This series was first published in January 2019. -ed.
In spite of all that Scripture tells us about Jesus Christ, rarely do we see the full manifestation of His glory. Even in His interactions with His disciples after His resurrection, the Lord was still veiled within His glorified body.
Only one passage gives us a detailed glimpse of Christ’s manifold glory, displayed through His ongoing ministry to His people. Near the end of his life and in exile, the apostle John heard a voice like a trumpet from behind him. Clearly startled, John turned to the awesome sight of the glorified Lord.
I saw seven golden lampstands; and in the middle of the lampstands I saw one like a son of man, clothed in a robe reaching to the feet, and girded across His chest with a golden sash. His head and His hair were white like white wool, like snow; and His eyes were like a flame of fire. His feet were like burnished bronze, when it has been made to glow in a furnace, and His voice was like the sound of many waters. In His right hand He held seven stars, and out of His mouth came a sharp two-edged sword; and His face was like the sun shining in its strength. When I saw Him, I fell at His feet like a dead man. (Revelation 1:12–17)
John was so overwhelmed he was sure he couldn’t survive such an experience. But Christ mercifully allowed him to take it all in and record it. And while his stunning vision may seem incredibly difficult to comprehend, the details John provides give us critical information about Christ’s present activities among His people—within His church.
That includes the first detail—seven golden lampstands. John writes, “Then I turned to see the voice that was speaking with me. And having turned I saw seven golden lampstands” (Revelation 1:12). Lamps in the ancient world were commonly made out of clay or metal. They were filled with oil and a floating wick. But left down low they did not produce much light. To illuminate a full room, you needed to elevate them on a lampstand. Such lampstands would have been familiar to John’s readers in the first century. However, the lampstands John saw would have been unlike any they had seen before, made out of pure gold. Such costly material immediately indicates the tremendous value of these lampstands.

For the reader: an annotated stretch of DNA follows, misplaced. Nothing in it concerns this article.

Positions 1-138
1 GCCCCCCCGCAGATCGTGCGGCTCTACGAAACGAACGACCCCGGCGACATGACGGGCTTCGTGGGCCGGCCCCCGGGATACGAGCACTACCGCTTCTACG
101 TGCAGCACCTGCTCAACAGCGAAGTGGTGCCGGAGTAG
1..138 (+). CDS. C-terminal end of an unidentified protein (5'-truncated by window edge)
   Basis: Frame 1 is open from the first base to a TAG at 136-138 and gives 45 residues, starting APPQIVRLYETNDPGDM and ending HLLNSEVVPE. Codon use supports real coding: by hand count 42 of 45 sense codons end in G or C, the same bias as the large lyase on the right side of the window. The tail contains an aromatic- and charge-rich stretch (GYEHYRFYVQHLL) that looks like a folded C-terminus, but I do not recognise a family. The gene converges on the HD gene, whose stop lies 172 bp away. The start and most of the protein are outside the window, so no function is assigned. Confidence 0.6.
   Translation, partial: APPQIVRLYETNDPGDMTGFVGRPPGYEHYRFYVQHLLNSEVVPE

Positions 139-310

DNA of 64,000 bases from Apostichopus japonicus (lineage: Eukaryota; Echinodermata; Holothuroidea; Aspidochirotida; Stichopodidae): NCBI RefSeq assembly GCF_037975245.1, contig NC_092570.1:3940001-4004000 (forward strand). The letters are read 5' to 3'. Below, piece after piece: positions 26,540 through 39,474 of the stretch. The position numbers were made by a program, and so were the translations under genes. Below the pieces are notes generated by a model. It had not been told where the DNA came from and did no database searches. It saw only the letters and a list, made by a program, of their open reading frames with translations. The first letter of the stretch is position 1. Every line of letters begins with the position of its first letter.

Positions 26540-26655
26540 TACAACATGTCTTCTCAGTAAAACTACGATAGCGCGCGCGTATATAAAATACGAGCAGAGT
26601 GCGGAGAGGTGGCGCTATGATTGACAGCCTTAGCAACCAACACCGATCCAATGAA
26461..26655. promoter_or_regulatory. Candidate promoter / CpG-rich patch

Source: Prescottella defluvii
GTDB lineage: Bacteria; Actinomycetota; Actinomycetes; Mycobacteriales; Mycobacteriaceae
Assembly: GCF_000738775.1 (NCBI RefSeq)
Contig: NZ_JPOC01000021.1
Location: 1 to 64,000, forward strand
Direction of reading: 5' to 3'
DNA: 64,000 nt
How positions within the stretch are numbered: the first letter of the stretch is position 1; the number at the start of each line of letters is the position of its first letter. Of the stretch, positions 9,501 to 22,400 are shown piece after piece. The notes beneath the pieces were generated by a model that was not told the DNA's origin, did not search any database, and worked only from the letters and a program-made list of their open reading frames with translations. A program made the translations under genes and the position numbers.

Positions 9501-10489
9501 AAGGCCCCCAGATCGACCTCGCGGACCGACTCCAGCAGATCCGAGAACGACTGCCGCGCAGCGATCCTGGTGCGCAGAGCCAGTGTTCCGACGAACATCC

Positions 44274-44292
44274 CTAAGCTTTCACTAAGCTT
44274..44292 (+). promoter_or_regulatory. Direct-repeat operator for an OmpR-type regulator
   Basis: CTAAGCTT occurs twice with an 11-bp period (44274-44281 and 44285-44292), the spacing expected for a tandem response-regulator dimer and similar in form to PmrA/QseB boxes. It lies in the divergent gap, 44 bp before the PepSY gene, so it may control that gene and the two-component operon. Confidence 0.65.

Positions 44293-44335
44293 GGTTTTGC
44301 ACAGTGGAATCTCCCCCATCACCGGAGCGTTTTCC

In verse 20, Jesus explains the significance of these valuable items: “As for the mystery of . . . the seven golden lampstands: . . . the seven lampstands are the seven churches” (Revelation 1:20). Just as a lampstand was used to illuminate a room, God has called His church to be the lights of the world (Philippians 2:15). That they are made out of gold shows how precious the church is to God. In fact, there is nothing more valuable on earth, and nothing that was bought at so high a price (Acts 20:28).
John identifies the seven churches as those mentioned in verse 11. But the imagery is not limited to them alone. In Scripture, the number seven often signifies completeness. So while these specific churches will receive specific messages from God, His words are nonetheless valid for the entire church. In John’s vision, they stand as distinct churches and symbolize the church throughout its history in all its variations.
That’s not all. John says, “And in the middle of the lampstands I saw one like a son of man” (Revelation 1:13). This is Christ Himself, the Son of Man. But He does not appear like the Christ John last saw before the ascension. At the end of His ministry, Christ’s full glory was still cloaked in His resurrected body. Here in John’s vision, it is now on full display.
There’s a tremendous comfort and encouragement in the depiction of Christ in the midst of His church. John would have remembered the promise the Lord made to His disciples on the night of His arrest: “I will not leave you as orphans; I will come to you” (John 14:18). As He departed this earth, Christ comforted His disciples, “I am with you always, even to the end of the age” (Matthew 28:20). The author of Hebrews included that reminder for the New Testament church, quoting God’s repeated promise to Israel: “I will never desert you, nor will I ever forsake you” (Hebrews 13:5). John knew the Lord would not abandon him or the church. But this visual reminder of the Lord’s constant communion with His own was nevertheless a welcome reassurance and encouragement.
It should encourage us, as well. We don’t serve a distant god or an ancient martyr. The Lord of the church is alive and active in the midst of His people. And the subsequent details of John’s vision give us insight into exactly what Christ is doing in His church.
(Adapted from Christ’s Call to Reform the Church)